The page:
A scene from The Canterbury Psalter (12th century)

9.5 Theses on Trinity and Soteriology

This is a little exercise I wrote as part of a paper on Protestant Trinitarianism at the 2017 Tyndale Conference in Cambridge. The paper didn’t end up resulting in anything I wanted to publish. But recently I heard some people who ought to know better, musing about how great it would be if there was a way of doing Trinitarian theology that was more robustly Protestant. Suddenly I remembered these rules I had drafted, but had failed to post. So, belated but still in the spirit of holding forth (protestare) the truth, I do hereby post these theses:

9.5 Theses on Trinity and Soteriology

1. God’s identity precedes his actions in salvation history.

2. The doctrine about God’s identity, which is what the doctrine of the Trinity is, should be stateable in a way that recognizes the antecedent priority of God’s identity in himself.

3. God truly makes himself known in the central events of salvation history, and most clearly in the personal presences of the Son and Spirit among us. The only reason we have known God’s triunity is that we have been shown God’s triunity in the Father’s sending of the Son and Spirit.

4. The economy of salvation is a free and gracious opening up of the trinitarian reality of God’s life for our salvation; as he is Father, Son, and Spirit in himself from all eternity, so he becomes Father, Son, and Spirit among us and for us for our salvation.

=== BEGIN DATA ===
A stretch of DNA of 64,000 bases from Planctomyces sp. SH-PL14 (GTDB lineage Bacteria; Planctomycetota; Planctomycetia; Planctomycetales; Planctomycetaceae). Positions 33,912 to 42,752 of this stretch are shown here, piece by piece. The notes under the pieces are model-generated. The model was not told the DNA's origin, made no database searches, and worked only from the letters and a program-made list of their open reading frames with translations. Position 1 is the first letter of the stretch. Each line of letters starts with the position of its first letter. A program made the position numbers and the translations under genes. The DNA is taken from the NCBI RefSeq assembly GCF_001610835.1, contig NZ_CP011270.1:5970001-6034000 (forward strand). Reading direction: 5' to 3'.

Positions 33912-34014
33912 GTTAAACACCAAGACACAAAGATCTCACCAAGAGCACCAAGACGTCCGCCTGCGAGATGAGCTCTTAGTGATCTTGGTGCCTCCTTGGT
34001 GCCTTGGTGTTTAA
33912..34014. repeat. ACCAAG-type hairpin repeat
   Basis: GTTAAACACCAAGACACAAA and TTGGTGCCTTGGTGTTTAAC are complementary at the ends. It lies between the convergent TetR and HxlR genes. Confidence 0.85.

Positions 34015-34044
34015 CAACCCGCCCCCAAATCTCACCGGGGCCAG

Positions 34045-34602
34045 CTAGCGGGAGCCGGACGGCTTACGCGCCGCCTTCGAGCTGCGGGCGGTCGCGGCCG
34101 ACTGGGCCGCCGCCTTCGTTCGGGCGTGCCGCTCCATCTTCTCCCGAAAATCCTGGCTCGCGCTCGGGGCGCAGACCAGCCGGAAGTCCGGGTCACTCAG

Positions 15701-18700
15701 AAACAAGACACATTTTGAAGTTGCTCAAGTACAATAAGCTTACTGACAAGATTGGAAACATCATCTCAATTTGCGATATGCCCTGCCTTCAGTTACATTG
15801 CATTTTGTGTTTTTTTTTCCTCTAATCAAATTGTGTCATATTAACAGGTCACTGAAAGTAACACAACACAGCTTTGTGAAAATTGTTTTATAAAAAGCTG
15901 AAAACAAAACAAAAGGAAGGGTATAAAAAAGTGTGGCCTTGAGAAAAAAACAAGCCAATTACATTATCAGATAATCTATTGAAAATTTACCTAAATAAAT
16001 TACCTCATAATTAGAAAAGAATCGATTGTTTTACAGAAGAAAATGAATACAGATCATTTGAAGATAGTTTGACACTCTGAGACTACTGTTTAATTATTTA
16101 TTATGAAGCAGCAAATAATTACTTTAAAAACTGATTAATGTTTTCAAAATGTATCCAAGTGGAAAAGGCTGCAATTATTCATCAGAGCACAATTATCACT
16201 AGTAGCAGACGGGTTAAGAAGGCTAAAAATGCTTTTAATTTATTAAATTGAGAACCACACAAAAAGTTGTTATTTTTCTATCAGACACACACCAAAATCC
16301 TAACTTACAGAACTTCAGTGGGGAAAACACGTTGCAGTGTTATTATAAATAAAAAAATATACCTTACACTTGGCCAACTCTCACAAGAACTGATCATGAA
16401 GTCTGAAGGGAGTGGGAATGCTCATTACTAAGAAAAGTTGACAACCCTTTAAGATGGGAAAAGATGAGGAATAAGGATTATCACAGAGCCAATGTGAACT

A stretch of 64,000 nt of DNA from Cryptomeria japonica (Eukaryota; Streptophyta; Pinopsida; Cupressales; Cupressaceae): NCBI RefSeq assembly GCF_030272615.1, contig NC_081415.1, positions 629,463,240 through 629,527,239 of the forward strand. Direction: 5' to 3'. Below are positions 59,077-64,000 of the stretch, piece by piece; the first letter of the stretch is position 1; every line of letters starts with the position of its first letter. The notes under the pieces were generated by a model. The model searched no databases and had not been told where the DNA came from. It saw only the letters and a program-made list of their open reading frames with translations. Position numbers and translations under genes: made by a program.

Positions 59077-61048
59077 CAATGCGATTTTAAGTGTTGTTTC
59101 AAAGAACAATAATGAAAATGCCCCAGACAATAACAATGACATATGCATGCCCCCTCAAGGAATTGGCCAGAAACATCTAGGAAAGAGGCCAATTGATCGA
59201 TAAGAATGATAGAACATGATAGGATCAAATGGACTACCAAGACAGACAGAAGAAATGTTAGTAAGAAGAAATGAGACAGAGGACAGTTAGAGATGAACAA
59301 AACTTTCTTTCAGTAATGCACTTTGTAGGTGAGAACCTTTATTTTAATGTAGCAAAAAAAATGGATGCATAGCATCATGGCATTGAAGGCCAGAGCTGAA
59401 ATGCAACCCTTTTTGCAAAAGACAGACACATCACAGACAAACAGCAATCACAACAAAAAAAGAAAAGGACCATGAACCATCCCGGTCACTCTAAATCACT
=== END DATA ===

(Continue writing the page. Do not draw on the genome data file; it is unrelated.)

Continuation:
5. There is no antecedent logical necessity for this economy of salvation to have been. In describing the coherence of the economy of salvation with the eternal identity of God the immanent Trinity , the more fitting category is fittingness. If we feel the need to go beyond this category, any necessity we discern will be a merely post-hoc, consequent necessity.

6. One way to confess the freedom of God in salvation is to confess that God could have freely chosen other configurations of the economy. Hypotheticals are always in danger of abstraction and the mere play of notions, but they can also be helpfully clarifying.

7. Thus God is identified by his premier actions in world history, but he is not simply identified with them.

8. A soteriology is an account of what God has done, ideally developed with alertness to who God is. But a doctrine of God is an account of who God is, ideally developed with alertness to the difference it makes for soteriology.

9. Differences in soteriology should not distinguish between different deities. They hold forth rival accounts of what God does, but not of who God is.

9.5 But they will allow for varieties of Trinitarianism if by “trinitarianism” we mean an expanded field of doctrine in which God’s being and actions are all to be considered in light of each other, with an eye to the different forms in which we will encounter this triune God.

I made the final assertion only worth .5 partly because I wanted to be cute about the 9.5 theses for the 2017 anniversary of the Reformation, but partly because I think this point about varieties of Trinitarianism should be put forth in a way that makes it absolutely clear we are talking about regional variations within a highly unified field of doctrine. What Herman Sasse said of Lutheranism, we can extend to Protestantism as a whole: “there is, thank God, no specific Lutheran doctrine on the Trinity.”

About This Blog

Fred Sanders is a theologian who tried to specialize in the doctrine of the Trinity, but found that everything in Christian life and thought is connected to the triune God.

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